January 22, 2009

Saving the tortoise

Feds sure have spent a lot of money over the years

Las Vegas Review-Journal

Back in 1973, Congress enacted the Endangered Species Act. Fifteen years later, someone looked around and realized there was no way to do a cost-benefit analysis on how much was being spent to "protect" the proliferating list of weeds and bugs in question, so Congress in 1988 added a section to the ESA requiring an annual species-by-species expenditure report.

And about eight years later, the appropriate federal agencies finally got around to issuing them.

And which endangered species do you suppose these government agencies spend the most tax dollars "protecting"? The grizzly bear? The bald eagle?


The 2006 report, the latest released by the Fish and Wildlife Service, estimates $884 million were directly spent "protecting" more than 1,100 species on the list. But there's a wide disparity in how money is doled out.

The top recipients have been salmon in the Pacific Northwest and the Steller sea lion. Hundreds of millions of dollars have been spent on those species since reporting began in 1996.

The pallid sturgeon, a prehistoric-looking freshwater fish, topped the 2006 list at $39 million. But a mere $6 was expended "protecting" a rare Utah herb called the Barneby reed-mustard, which sounds like it might be tasty in a salad.

Another critter ranking high on the list of money spent by state and federal agencies trying to keep it from extinction, according to an Associated Press analysis of the past 11 years of available data, is Southern Nevada's own desert tortoise. From 1996 to 2006, more than $93 million was spent on managing the long-lived reptile, The AP figures. That's more than was spent on the grizzly, the gray wolf or the bald eagle.

There are some odd things about the case of the Mojave Desert tortoise, though. For one thing, its "critical habitat" stretches across 9,600 square miles. Jurisdictions include four states, seven military installations, four national parks and scores of federal, state and county agencies.

For another, for a supposedly "threatened" species, there seem to be a whole lot of them out there. Roy Averill-Murray, desert tortoise recovery coordinator for the U.S. Fish and Wildlife Service in Reno, estimates there are 111,000 to 187,000 adult desert tortoises in areas designated as critical habitat.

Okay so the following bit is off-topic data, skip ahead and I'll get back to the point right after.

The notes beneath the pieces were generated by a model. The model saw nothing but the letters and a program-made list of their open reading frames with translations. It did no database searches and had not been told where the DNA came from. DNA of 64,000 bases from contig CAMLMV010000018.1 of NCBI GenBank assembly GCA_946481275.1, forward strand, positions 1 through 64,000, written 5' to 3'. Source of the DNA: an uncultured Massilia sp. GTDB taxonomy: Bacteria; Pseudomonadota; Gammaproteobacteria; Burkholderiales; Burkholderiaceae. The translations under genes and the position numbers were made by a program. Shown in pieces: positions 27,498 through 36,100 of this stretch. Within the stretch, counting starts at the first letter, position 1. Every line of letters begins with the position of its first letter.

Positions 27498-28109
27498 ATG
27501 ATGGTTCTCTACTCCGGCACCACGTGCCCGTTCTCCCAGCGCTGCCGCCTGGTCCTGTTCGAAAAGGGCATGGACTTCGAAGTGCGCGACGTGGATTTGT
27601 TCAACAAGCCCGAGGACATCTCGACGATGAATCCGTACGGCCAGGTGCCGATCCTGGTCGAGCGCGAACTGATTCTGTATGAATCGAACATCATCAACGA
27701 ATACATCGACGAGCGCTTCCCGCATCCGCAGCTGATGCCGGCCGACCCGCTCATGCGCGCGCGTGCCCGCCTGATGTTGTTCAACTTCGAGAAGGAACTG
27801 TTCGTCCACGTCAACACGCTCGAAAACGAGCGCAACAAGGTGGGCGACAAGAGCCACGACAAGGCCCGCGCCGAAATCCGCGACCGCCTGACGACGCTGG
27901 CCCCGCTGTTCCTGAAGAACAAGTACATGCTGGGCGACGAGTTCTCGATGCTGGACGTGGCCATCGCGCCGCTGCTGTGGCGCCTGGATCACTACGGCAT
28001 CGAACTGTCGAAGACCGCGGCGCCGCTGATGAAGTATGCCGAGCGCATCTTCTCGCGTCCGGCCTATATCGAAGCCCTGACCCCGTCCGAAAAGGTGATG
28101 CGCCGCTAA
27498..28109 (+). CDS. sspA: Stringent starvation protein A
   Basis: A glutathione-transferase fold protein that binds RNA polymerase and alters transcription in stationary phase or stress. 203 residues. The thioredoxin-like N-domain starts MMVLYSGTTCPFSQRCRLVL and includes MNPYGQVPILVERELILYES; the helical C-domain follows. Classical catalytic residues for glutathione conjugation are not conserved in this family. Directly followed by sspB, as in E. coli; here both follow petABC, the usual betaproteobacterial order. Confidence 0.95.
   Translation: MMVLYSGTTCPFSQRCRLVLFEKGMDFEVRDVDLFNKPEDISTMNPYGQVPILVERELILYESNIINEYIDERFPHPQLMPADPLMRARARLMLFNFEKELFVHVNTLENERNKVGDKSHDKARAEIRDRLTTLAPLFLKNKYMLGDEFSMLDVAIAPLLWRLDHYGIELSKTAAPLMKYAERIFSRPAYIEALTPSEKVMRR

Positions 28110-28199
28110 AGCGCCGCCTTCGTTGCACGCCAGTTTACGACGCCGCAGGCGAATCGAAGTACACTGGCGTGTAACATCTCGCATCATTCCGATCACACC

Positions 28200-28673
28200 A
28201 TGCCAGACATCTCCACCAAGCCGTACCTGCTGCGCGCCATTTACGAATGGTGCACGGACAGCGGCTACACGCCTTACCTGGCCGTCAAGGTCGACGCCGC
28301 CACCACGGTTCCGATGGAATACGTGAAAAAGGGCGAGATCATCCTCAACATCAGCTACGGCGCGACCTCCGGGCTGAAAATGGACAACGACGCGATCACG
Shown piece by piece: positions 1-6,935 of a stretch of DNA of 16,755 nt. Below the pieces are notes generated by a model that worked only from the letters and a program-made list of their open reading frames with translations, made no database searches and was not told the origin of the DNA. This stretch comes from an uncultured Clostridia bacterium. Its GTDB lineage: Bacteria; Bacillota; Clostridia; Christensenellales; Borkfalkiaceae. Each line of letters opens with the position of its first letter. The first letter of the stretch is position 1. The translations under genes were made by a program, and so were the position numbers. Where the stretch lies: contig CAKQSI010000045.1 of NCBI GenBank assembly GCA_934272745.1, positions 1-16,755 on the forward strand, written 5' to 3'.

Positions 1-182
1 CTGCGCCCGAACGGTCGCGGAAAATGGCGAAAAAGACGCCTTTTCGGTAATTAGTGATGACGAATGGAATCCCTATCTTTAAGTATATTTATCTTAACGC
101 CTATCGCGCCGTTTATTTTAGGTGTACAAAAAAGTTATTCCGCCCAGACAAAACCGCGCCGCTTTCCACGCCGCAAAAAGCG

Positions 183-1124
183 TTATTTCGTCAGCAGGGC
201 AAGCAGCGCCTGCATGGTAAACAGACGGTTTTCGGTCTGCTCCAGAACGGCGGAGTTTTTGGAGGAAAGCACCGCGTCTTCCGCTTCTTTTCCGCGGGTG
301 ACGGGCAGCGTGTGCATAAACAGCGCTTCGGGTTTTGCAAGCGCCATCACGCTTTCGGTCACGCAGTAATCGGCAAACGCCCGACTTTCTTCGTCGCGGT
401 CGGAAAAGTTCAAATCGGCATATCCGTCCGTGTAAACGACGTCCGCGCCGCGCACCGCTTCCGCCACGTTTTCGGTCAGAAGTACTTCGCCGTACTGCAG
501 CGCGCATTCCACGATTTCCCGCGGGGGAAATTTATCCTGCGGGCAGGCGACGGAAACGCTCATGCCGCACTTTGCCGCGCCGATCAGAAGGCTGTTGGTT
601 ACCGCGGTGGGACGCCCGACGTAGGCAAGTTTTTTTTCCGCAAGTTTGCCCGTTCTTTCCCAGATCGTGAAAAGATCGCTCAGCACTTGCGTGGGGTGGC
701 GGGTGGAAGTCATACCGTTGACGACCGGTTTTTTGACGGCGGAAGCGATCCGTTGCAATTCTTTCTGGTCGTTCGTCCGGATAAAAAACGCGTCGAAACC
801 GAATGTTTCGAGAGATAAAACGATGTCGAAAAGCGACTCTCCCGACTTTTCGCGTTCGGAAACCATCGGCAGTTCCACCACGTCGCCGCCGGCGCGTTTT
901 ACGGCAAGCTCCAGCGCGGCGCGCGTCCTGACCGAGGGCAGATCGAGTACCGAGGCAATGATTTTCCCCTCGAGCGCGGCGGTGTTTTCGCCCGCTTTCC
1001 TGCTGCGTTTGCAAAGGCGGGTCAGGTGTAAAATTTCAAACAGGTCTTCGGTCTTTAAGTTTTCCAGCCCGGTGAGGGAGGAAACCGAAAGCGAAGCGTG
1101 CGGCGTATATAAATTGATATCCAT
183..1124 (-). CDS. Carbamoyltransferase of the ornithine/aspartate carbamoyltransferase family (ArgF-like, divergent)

Government agencies spent $10.5 million on the desert tortoise in 2006 and more than $11 million in 2007 -- on monitoring, fences to keep them from wandering onto highways, studies on a respiratory disease and stacks of long-range plans.

Problem is, no one's sure if it's done more good than harm.

One of the most ambitious plans was to relocate 770 of the reptiles to Bureau of Land Management land to make way for the expansion of Fort Irwin, a national military training center near Barstow, Calif.

The move started last March, but was put on hold in October after most of the tortoises "relocated" to date -- about 90 of them -- were promptly killed and eaten by coyotes.

"Nobody thought it was going to be an inexpensive proposition," says Ileene Anderson, a biologist with the Center for Biological Diversity, the radical and lawsuit-prone environmental outfit. "But the desert tortoise is a bellwether for the health of our deserts."

One wonders if the Fort Irwin tortoises wouldn't rather be alive than serve as somebody's "bellwether."

One of the region's few surviving ranchers, Cliven Bundy, argues that when federal officials required a comprehensive tortoise population survey before allowing the Kern River gas pipeline to be run through Southern Nevada a few years back, they discovered by far the densest concentrations of tortoises were not out in the dry and barren desert (though there were somewhat more where cattle grazed), but right here in the suburban Las Vegas Valley.

What if it turns out tortoises love lawns and golf courses and other man-made improvements to the environment? What would that do to the theory that mankind and his "development" are some of the things from which the desert tortoise needs to be "protected"?